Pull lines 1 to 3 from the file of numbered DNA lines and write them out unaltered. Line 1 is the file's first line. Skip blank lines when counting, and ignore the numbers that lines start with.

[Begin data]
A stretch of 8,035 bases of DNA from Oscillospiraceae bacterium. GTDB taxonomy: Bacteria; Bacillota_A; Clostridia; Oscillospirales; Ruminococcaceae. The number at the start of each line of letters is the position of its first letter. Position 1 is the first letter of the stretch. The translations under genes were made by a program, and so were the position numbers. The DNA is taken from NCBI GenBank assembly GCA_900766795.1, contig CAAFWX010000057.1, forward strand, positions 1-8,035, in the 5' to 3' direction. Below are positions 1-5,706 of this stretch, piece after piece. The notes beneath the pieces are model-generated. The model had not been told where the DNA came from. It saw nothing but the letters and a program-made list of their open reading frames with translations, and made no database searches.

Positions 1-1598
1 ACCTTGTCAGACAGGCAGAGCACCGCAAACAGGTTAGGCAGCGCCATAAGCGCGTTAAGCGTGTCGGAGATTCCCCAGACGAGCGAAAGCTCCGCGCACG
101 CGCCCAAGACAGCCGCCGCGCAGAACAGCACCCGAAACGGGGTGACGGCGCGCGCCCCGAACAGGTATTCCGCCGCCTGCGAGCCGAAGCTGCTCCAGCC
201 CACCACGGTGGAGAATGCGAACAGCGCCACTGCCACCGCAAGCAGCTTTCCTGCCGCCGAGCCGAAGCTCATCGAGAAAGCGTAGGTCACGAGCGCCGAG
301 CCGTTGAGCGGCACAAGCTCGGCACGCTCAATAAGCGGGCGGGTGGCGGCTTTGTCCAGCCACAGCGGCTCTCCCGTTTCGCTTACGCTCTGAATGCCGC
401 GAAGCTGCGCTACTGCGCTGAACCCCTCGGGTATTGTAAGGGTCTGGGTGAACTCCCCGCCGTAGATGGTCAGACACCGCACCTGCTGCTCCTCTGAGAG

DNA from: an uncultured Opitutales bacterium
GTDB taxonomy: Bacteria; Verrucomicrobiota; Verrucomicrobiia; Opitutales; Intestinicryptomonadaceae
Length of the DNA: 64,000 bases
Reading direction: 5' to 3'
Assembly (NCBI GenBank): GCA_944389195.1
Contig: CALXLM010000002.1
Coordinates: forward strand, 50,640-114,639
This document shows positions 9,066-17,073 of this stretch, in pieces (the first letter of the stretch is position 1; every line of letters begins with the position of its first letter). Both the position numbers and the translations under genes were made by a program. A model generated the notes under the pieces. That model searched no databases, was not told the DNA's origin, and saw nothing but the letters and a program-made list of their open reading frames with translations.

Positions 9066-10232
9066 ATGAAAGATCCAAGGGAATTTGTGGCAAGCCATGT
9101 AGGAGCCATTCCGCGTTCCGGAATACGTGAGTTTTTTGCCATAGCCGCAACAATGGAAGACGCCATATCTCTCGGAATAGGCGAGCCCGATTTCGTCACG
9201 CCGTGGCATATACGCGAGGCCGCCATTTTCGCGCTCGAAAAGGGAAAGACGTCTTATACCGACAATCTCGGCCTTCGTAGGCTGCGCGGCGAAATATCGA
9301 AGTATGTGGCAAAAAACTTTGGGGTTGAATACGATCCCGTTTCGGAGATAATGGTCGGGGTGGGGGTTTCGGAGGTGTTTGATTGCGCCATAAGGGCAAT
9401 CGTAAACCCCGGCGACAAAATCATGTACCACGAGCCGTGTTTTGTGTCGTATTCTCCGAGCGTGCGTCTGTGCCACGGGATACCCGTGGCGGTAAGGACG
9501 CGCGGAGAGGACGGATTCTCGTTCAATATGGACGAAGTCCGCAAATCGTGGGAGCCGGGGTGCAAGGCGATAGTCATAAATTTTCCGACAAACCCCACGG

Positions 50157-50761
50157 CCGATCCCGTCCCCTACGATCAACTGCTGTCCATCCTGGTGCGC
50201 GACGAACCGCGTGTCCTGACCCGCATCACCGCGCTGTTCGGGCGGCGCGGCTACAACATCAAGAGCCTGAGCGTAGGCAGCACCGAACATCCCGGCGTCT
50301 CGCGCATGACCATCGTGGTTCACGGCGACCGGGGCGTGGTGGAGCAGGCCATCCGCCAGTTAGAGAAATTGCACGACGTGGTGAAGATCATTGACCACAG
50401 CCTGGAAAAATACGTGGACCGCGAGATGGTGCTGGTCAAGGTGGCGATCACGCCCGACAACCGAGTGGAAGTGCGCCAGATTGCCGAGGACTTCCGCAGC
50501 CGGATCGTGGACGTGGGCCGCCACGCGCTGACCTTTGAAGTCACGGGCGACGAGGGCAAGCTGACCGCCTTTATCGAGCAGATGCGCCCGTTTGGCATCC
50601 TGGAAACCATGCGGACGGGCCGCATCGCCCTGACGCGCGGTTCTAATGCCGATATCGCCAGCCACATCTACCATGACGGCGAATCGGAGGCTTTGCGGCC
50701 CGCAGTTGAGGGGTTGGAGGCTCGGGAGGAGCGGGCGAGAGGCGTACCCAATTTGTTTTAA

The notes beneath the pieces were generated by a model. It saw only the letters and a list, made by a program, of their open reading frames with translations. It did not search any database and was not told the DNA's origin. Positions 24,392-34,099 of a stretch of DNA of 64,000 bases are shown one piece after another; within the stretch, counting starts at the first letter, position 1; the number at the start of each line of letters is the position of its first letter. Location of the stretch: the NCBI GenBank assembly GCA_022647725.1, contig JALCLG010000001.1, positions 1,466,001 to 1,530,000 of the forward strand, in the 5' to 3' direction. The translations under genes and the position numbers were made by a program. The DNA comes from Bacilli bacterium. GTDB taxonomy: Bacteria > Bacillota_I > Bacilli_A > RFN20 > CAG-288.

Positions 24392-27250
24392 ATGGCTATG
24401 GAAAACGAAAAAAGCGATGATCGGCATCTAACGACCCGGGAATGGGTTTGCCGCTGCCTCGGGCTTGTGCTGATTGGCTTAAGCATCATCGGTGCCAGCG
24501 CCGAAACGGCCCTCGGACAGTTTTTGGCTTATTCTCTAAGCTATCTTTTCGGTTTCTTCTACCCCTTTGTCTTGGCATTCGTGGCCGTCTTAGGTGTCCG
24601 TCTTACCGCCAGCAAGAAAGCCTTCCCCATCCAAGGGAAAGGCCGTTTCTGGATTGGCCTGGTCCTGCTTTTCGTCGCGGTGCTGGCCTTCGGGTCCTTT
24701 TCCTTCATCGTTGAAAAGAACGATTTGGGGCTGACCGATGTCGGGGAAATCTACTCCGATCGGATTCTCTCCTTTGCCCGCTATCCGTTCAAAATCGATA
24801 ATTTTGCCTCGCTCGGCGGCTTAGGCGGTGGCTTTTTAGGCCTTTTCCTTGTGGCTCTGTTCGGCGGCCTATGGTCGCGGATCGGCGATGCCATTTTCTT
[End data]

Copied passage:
A stretch of 8,035 bases of DNA from Oscillospiraceae bacterium. GTDB taxonomy: Bacteria; Bacillota_A; Clostridia; Oscillospirales; Ruminococcaceae. The number at the start of each line of letters is the position of its first letter. Position 1 is the first letter of the stretch. The translations under genes were made by a program, and so were the position numbers. The DNA is taken from NCBI GenBank assembly GCA_900766795.1, contig CAAFWX010000057.1, forward strand, positions 1-8,035, in the 5' to 3' direction. Below are positions 1-5,706 of this stretch, piece after piece. The notes beneath the pieces are model-generated. The model had not been told where the DNA came from. It saw nothing but the letters and a program-made list of their open reading frames with translations, and made no database searches.

Positions 1-1598
1 ACCTTGTCAGACAGGCAGAGCACCGCAAACAGGTTAGGCAGCGCCATAAGCGCGTTAAGCGTGTCGGAGATTCCCCAGACGAGCGAAAGCTCCGCGCACG